A.G. Heaton and are not necessarily soulmates, but I think our poems make us soulgeeks.

At the risk of embarrassing both A.G. Heaton and myself, I’ll close this entry with “The Amorous Numismatist” and “Philatelic Love: Baby I’m Hinged on You” for your seriously niche-centric light reading pleasure.


The Amorous Numismatist

By A.G. Heaton

An amorous numismatist

Met a fair damsel in a grove

And when he saw he sighed and wist

To have the maid return his love

Said he, “A precious ‘99

Light olive cent I have in store

I treasure much but for thee pine

And feel I love thee almost more”

Said she, *T now am quite content,

My heart and hope are in-no-cent.”

The amorous numismatist

He wept that she could thus repel.

“There is no coin upon my list

That I could love, I think, so well.

I have a charming 1804

And both together I would give,

I’m nearly sure, to thee adore,

Accepted, and with thee to live.”

Said she, “You dwell upon the cent

But not upon the cent-I-meant.”

“If,” said the sad numismatist,

“My cents were bored and linked with wire,

To form a bracelet for thy wrist

And prove the worth of my desire,

If all the rarest of my gold

Were strung, thy tresses to bedeck,

My silver pieces most extolled

Were hung about thy snowy neck?”

“Ah,” laughed the maiden, “Tell me when

I’ll be an acquies-cent then.”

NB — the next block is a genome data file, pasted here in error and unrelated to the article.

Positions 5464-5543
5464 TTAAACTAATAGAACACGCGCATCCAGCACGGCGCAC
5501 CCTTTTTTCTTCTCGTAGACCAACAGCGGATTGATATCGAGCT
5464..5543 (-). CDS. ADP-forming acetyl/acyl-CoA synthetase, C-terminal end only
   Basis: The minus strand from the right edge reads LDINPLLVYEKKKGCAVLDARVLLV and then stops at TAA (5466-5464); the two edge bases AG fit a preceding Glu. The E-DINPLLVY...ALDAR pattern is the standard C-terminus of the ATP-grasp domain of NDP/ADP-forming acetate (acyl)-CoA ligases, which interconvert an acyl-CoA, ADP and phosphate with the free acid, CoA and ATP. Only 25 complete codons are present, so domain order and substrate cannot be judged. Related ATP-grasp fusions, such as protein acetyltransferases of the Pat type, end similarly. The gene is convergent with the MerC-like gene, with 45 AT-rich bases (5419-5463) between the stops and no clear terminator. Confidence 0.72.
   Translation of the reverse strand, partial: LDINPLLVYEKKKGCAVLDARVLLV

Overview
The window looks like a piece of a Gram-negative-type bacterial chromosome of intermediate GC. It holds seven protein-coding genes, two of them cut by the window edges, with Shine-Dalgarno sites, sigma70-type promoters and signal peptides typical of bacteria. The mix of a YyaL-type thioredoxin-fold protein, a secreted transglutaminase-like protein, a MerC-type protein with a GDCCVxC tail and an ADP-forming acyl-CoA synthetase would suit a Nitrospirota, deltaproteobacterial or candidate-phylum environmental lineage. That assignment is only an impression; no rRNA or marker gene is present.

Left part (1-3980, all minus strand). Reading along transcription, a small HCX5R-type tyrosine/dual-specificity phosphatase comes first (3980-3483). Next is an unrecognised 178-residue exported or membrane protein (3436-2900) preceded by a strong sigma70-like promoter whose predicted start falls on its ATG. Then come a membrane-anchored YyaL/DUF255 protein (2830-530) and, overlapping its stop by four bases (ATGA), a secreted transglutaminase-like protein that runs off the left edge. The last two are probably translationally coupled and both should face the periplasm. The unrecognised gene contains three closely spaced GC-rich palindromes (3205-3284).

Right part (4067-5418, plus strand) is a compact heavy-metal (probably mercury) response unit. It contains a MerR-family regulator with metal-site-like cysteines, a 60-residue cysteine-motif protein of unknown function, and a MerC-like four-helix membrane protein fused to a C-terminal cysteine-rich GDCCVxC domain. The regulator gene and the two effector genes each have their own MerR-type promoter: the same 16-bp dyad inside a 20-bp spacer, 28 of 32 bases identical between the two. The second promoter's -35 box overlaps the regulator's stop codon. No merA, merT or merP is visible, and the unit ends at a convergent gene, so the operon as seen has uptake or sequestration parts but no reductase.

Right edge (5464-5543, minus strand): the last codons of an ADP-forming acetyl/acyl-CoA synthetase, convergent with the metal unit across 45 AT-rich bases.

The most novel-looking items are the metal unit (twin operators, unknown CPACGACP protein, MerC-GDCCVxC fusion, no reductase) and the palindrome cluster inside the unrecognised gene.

Philatelic Love: Baby, I’m Hinged On You

By Rich Wilhelm                                                                                                            

You’re my special delivery, baby.
I’m really hinged on you.
Your body is in mint condition
and I’m stuck on you like glue.

You’re a ’74 mint set.
To me, you’re worth thousands in love.
To me, you’re a rare inverted error.
You’re my airmail sweetheart, dropped from above.

I’ll postmark you with kisses.
I’ll trade my stamps for you.
Comply with all my wishes
or else I’ll be so blue.

This love can never be cancelled.
I’ll love you day and night.
You’re pretty as a commemorative
and I’m sure this love is right.

I love you dear, of that I’m sure.
I learned your zip code really fast.
I enjoy playing post office so much with you.
I hope this love will last and last.



Laurel Hill Tales #001: William Duane

In American history, cemeteries, Laurel Hill Cemetery, politics, presidential elections, Uncategorized on March 6, 2016 at 4:33 am

Over the course of the last month, I have gotten into a comfortable habit of having my dog wake me up way too early on Sunday morning, walking her, then returning home to drink a cup of coffee and type some words into this blog. It’s now Saturday night and Jolie will still wake me up way early tomorrow morning, but I’ll be headed to Laurel Hill Cemetery to help out with a new tour guide presentation, so I will post tonight instead. As soon as I take Jolie out for her “Jolie After Dark” moment. Stay tuned.

Two minutes later…

OK. So, Jolie has had her moment, I have brewed a cupajoe, I’m listening to side three of the Thank God It’s Friday soundtrack and I’m ready to tell the story of William Duane, a permanent resident at Laurel Hill Cemetery. Tonight, I’m apparently all about cultish disco film soundtracks and rabble-rousing anti-federalist journalists. Huzzah!